Spam vs. Phishing… what’s the difference?

Just as the internet makes it easier to accomplish many things, such as banking, research, planning travel, shopping, and much more, it also makes it easier for scammers to carry out their virtual crimes. Thus, impacting our real-life finances, security, and peace of mind. Cyber criminals now have become quite savvy in their attempt to lure people in and get you to click on a link or open an attachment.

Spam and phishing is all about this!

Let’s get started and understand the difference between most common types of frauds on the internet today, i.e. Spam and Phishing.

So, what exactly is Spam? Spam or junk mail is an unsolicited email that tries to sell you a product or service. Spammers send their messages to hundreds, thousands or even millions of email addresses at once with the hope that at least a few people will respond. Spams are mostly used for commercial advertising, often for dubious products, get rich quick schemes or quasi-legal services.

Have a look at few examples of Spam:

  • Travel scams
  • Greeting card scams
  • Lottery scam
  • A guaranteed bank loan or credit card scam
  • Hitman scam
  • Fake antivirus software.

Phishing emails, on the other hand, is a specific type of spam or a cyber crime that tries to trick you into giving your information, such as banking or credit card details and passwords. The information is then used to access important accounts and can result in identity theft and financial loss. Sometimes it is referred as spear phishing targeted with specific personal information related to your company or colleague.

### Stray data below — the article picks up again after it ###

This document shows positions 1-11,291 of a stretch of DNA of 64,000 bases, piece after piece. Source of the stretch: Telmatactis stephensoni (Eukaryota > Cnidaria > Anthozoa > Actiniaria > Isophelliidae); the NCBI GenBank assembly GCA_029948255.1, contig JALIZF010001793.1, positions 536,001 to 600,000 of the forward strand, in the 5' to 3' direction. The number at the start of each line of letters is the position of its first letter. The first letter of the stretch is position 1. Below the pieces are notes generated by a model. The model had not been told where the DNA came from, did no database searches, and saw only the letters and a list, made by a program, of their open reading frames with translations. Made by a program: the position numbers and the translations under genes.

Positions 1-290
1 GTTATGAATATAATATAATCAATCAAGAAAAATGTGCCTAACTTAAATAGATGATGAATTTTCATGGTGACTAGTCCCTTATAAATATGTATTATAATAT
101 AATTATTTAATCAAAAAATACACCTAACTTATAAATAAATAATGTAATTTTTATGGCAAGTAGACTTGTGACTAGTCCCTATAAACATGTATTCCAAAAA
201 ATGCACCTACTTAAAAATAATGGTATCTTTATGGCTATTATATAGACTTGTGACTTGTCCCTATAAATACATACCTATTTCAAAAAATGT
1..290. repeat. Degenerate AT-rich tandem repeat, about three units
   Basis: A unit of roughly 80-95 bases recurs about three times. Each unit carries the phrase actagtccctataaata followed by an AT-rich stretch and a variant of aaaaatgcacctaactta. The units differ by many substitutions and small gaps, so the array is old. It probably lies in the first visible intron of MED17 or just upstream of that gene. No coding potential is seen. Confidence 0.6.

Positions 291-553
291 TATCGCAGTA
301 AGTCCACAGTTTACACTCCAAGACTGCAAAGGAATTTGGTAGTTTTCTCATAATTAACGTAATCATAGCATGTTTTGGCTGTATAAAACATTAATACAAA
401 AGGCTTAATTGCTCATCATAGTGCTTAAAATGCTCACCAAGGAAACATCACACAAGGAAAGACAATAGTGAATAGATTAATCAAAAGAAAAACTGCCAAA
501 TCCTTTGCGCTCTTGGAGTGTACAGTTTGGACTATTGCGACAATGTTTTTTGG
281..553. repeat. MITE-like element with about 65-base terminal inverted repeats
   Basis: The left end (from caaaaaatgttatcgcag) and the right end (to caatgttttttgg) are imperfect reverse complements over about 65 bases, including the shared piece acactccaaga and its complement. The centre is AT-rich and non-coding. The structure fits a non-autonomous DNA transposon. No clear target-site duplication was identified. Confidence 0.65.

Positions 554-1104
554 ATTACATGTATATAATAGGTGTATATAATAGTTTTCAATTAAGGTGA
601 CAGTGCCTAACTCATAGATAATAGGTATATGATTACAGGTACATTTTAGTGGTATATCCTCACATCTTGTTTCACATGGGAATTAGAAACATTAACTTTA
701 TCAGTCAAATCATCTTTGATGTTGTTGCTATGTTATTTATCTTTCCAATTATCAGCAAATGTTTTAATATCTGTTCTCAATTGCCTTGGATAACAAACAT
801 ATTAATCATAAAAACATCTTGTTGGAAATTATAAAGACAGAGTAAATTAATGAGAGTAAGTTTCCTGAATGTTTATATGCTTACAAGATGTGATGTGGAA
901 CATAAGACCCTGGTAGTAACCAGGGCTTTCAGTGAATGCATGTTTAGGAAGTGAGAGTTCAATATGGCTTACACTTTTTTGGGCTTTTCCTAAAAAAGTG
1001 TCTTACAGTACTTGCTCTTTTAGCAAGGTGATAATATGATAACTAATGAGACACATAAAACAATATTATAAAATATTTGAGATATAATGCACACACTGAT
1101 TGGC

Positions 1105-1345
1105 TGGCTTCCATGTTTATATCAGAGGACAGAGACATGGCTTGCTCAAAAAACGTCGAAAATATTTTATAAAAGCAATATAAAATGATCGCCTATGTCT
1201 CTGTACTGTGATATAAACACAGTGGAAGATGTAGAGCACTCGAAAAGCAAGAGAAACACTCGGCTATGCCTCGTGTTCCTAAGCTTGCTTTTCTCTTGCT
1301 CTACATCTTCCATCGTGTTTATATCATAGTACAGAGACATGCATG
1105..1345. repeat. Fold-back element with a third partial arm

The difference is that spammers do not attempt to acquire sensitive information!

Few examples and characteristics of phishing include:

  • Highly lucrative and eye-catching statements that attract people’s attention immediately. For example, you may receive an email saying you have won an Amazon gift card worth $100 or you may receive a State Treasurer email stating you have funds in your name and for you to claim it. Always remember to be very cautious and not click on such emails.
  • One of the favorite phishing tactics is to cleverly disguise malicious websites to look like legitimate ones, such as a login page for a banking website. After you enter your username and password, the information gets stolen and used to steal your bank information.
  • Infected Attachments. There are 2 types (1) HTML Attachments which are infected .html files that are present in your inbox and (2) Macros with Payloads that contain documents as attachments that require you to enable macros to open the attached documents. If you open these attachments and/or enable these macros, the attack on your system by the cyber criminals will be successful.

In the most recent phishing attacks, we have seen similar emails, even from DocuSign, which is one of the most popular digital signature service: http://m107136blogp01.azurewebsites.net/2017/05/26/docusign-data-breach-led-to-targeted-email-malware-campaign/

To avoid being a victim of such attacks, we need to be aware of the following:

  • DON’T reveal personal or financial information in an
  • DO check the security of the website before sending sensitive information over the Internet.
  • DO pay attention to the website’s URL. Malicious websites may look identical to a legitimate site, but the URL may use a variation in spelling, language or a different domain (e.g., “.net” when it should be “.com”).
  • DO verify if the email request you received is legitimate by contacting the company directly.